Last year, our GCSE results and our progress scores were the best in the county. In fact, however the data was presented, Woodroffe was top of the list of Dorset’s 22 secondary schools. And we have every expectation that it will be the same this year. Our exclusion rates compared to other schools are exceptionally low; our attendance figures high. We are full in every year group and there are waiting lists for school places. With many schools in Dorset in danger of financial collapse, Woodroffe has managed to avoid a deficit budget. We are rated outstanding by Ofsted and, though this was a judgement made several years ago, my experience as a Lead Ofsted Inspector tells me that we would retain our outstanding status were we to be inspected again.
Behaviour, by any measure, is excellent across the school and our students are generally delightful. It is rare for us not to receive positive comments from the managers and owners of the places we visit or the activities we take part in. There is, of course, some bullying in the school – largely nowadays confined to social media – but, as Ofsted put it, it is rare and dealt with immediately and very effectively.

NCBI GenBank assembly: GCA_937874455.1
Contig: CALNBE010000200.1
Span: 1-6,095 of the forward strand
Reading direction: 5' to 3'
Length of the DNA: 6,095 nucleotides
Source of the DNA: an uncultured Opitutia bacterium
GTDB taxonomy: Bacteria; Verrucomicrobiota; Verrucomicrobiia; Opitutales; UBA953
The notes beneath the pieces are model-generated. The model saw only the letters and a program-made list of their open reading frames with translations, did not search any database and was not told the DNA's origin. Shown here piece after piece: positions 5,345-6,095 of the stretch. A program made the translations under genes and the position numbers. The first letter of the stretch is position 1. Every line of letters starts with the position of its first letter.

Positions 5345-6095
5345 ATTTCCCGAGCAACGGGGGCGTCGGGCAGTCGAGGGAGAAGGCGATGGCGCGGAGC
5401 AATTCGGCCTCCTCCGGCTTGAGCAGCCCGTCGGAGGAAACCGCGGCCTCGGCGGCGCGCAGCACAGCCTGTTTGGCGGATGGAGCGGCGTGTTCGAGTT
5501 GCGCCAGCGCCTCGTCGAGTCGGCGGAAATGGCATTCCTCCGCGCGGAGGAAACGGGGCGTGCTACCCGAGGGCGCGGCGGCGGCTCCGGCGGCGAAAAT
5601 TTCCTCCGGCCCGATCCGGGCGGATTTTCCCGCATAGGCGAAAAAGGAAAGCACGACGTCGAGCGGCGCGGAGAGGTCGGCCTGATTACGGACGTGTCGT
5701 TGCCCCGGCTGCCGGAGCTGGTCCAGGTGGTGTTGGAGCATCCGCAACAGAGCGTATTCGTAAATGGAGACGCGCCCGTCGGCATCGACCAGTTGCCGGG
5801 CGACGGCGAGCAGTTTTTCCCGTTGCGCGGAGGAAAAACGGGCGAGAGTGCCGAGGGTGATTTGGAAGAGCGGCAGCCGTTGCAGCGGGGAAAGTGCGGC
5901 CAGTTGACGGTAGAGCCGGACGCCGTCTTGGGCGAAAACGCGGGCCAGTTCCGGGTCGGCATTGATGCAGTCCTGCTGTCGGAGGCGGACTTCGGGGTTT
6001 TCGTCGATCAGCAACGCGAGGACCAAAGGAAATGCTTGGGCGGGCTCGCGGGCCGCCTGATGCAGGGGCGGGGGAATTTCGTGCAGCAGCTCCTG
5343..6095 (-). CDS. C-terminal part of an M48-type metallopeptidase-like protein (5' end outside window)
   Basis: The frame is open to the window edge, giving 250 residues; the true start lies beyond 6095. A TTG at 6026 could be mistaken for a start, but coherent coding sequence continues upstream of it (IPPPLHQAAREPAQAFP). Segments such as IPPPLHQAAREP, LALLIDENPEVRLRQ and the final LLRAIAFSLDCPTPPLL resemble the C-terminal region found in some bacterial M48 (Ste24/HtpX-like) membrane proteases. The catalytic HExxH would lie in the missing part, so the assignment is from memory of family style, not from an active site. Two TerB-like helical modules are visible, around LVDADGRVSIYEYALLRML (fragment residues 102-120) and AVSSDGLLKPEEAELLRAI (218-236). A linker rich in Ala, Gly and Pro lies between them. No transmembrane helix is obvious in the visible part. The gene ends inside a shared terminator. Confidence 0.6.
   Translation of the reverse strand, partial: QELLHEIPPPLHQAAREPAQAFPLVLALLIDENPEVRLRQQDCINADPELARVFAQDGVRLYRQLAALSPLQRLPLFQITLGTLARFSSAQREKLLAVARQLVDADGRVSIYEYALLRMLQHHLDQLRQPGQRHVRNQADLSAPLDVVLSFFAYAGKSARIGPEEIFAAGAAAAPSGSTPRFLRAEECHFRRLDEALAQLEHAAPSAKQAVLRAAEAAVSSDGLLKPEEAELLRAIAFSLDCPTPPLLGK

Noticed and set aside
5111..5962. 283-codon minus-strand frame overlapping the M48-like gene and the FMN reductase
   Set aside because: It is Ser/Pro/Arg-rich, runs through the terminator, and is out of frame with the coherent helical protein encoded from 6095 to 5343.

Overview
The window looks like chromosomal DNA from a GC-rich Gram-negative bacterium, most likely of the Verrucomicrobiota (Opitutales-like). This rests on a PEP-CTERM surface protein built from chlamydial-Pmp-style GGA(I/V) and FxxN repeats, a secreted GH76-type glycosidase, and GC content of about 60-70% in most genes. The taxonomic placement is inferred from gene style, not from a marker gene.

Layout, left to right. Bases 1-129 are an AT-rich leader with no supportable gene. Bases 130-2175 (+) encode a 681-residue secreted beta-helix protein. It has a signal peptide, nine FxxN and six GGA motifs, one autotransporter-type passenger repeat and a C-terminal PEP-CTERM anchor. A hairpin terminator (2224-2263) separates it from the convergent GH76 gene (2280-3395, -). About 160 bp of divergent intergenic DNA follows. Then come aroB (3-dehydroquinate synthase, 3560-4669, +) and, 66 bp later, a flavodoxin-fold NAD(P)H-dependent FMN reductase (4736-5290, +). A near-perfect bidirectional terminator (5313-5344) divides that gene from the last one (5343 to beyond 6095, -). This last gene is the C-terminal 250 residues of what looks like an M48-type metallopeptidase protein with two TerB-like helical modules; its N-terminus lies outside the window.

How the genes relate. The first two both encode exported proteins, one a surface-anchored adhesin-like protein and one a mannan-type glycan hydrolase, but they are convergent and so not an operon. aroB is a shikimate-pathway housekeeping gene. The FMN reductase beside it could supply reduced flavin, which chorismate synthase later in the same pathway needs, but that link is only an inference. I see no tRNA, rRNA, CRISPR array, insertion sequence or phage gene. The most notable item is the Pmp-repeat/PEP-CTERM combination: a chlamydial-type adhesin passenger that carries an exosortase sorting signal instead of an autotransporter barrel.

Woodroffe staff are committed and highly skilled. All teachers are subject specialists and the standard of teaching here is exceptionally high. That is why we operate so successfully as a Teaching School and a Maths Hub. We also support many other schools across the region, including those that have fallen into special measures.
Not only do our students do well academically, they have a great time. They also leave here fully prepared for their next steps and ready to face the future. And staff provide constant support.
The last two and a half weeks of term have seen a fantastic range of opportunities for students in every year group. First, it is worth reflecting on the fun they have had; second, on the amount of staff time involved in planning and leading these trips and activities. The list of activities (from Monday 9th July to the end of term) is simply astonishing:
- Year 12 Work Shadowing
- Duke of Edinburgh Gold and Silver Expeditions
- Year 8 Trip to Normandy
- Y10 Discover and Explore day at The University of Exeter
- Year 8 Writing Day with author Steve Voake
- Y10 Sixth Form Taster Day
- Y10 trip to Oxford
- Y8 STEM Robot Day at Colyton
- Y10 Art Trip to London
- Mountjoy Day
- PTA non-uniform day
- Y7 Rocket Car day
- Y7 Murder mystery with Clive Stafford Smith
- Sports Day
- Y12 visit to Glenside Hospital Museum
- Y12 Geography Field Trip
- Y90 Enterprise Day
- Year 8 Arts award visit
- Y10 Activity Day to Quay West
- Year 9 Activity Day to Flip Out Trampoline Park and Cinema
- Year 8 Activity Day to Crealy
- Year 7 Activity Day – Water Aid
- Y10 Sail France
Plus, the ‘usual’ offer of sports, music, drama, and other clubs and activities which run throughout the year.
A glance through this and every edition of Rough Notes amply demonstrates the success of the school. Isn’t it time the community saw the bigger picture?
Have a good summer.